The Morning News A snapshot of global corruption at the start of 2017.
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Credit: Kristina D.C. Hoeppner.

As Brazil's corruption scandal expands and encourages others throughout Latin America—Peru issued an arrest warrant for a former president; former Panamanian President Ricardo Martinelli is under investigation—the mind-numbingly expensive Olympics stadiums that were built largely on the taxpayer's dime sit empty and vandalized.

It's all about the Korean. That it happened at all, it's really that (which) pissed him off.

The Filipino defense secretary on why Duterte ordered the police to stop drug-related killings: Not thousands of dead innocent Filipinos, but the killing of a South Korean businessman. (Don't worry, the country's DEA and Army will keep up the killings.)
↩︎ Reuters
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Nathan Kensinger offers an overview of the Trump family's most environmentally hazardous properties.

An anti-corruption lesson from Nigeria, of all places: To inspire whistleblowers, offer cash.

Nigeria introduces a new cash-for-whistleblowing system to combat its endemic corruption problems. Right off the bat, it's a big success.

Lai Mohammed, Nigeria’s minister of information, says the whistle-blowing policy has led to the recovery of over $180 million from various corrupt individuals. To report corruption, whistle-blowers need to provide key information via a secure online portal. Offenses that can be reported include mismanagement of public funds and assets, violation of financial regulations, solicitation of bribes, and manipulating data and records. When tips lead to the successful recovery of ill-gotten funds, whistle-blowers are entitled to “between 2.5-5% of amount recovered.” The ministry of finance also promises whistle-blowers that “confidentiality will be maintained to the fullest extent possible within the limitations of the law.”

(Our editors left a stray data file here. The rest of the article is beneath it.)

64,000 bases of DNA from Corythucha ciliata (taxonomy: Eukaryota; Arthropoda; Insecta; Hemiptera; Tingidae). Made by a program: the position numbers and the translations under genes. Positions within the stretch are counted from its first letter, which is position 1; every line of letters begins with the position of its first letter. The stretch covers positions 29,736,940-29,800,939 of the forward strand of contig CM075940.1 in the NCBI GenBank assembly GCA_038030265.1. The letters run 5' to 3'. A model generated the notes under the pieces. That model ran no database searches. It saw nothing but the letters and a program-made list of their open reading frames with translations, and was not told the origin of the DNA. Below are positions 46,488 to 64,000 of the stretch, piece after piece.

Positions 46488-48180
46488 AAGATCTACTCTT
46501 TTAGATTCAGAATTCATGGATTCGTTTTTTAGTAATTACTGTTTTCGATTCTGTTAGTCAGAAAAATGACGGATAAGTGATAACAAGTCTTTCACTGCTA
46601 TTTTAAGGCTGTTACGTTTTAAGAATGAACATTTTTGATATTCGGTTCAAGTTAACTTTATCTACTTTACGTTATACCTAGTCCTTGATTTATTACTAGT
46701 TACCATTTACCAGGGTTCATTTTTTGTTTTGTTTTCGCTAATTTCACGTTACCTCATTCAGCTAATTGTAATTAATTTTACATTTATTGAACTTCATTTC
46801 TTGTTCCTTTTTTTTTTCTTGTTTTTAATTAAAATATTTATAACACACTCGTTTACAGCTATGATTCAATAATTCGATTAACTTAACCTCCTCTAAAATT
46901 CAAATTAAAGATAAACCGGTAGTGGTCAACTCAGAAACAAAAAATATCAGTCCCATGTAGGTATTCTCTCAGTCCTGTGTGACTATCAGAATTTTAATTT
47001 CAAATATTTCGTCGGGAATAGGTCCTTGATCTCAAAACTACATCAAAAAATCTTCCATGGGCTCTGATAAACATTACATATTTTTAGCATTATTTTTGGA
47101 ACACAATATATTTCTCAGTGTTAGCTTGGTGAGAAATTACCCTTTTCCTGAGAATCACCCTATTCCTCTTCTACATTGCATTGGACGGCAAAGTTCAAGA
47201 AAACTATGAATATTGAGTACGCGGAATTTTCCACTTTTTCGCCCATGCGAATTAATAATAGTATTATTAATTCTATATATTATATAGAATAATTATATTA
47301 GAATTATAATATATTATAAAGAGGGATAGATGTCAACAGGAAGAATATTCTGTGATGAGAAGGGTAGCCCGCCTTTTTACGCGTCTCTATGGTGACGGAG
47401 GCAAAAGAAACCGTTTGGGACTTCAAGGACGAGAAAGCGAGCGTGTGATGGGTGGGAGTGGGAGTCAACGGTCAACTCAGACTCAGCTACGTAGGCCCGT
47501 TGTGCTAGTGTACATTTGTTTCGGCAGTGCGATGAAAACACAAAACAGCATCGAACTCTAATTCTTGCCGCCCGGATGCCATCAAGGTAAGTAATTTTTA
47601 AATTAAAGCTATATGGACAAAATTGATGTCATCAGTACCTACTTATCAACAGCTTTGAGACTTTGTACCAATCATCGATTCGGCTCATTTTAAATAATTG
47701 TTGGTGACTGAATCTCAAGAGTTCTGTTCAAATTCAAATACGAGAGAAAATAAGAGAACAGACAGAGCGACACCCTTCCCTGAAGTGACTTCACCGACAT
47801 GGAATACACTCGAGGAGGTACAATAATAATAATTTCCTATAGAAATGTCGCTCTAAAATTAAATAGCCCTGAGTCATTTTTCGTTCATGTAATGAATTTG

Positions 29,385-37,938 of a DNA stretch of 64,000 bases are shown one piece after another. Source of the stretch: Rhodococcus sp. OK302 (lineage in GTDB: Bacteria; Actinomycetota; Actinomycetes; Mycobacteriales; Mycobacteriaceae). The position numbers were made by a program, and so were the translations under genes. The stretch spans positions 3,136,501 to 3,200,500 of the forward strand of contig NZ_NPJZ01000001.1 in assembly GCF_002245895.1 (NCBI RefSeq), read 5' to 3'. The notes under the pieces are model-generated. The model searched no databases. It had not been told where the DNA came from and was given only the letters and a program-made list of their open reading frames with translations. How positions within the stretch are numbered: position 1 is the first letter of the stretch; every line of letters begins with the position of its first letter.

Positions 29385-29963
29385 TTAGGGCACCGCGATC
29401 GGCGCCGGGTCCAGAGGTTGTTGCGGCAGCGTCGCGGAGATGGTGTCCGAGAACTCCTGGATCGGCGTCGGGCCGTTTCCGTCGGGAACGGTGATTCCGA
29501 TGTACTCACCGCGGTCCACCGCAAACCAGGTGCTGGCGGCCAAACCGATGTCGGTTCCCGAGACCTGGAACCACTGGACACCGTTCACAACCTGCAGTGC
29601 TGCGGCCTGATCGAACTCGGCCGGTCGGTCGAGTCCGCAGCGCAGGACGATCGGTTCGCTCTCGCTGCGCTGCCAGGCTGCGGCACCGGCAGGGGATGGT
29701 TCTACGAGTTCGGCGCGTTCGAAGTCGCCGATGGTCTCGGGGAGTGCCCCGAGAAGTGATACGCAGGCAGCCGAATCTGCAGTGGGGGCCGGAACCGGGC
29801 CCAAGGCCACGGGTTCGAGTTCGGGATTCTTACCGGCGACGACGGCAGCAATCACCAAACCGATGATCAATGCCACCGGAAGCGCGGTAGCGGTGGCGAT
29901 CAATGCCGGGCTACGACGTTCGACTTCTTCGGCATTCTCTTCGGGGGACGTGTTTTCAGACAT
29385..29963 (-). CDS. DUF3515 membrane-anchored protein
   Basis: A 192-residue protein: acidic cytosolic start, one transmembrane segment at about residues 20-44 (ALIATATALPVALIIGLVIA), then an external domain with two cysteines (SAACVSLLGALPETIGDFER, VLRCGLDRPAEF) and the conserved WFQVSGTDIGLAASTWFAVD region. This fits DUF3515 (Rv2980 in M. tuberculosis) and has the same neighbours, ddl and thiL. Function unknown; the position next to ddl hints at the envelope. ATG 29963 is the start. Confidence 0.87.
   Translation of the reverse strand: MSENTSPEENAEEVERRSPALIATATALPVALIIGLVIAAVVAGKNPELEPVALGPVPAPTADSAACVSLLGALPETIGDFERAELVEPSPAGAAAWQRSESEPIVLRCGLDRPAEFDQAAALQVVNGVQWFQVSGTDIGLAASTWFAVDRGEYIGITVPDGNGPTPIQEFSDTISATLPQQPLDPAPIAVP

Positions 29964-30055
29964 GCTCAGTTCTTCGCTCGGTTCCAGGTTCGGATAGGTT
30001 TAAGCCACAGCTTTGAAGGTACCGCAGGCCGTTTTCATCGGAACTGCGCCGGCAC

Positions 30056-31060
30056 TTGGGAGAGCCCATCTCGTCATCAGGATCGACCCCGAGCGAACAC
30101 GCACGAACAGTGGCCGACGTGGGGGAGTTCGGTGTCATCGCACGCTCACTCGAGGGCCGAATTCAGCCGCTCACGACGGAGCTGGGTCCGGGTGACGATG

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My colleagues took huge amounts of money from selling graduation papers and grades, also taking homemade products from the “candidates,” like cheese, alcoholic beverages, even eggs!

Tales of everyday corruption in Romania—constant bribery at hospitals, schools and public institutions. "Nepotism is just as natural as inheriting something from your parents, going to church on Sundays or watching the seasons go by."
↩︎ The New York Times
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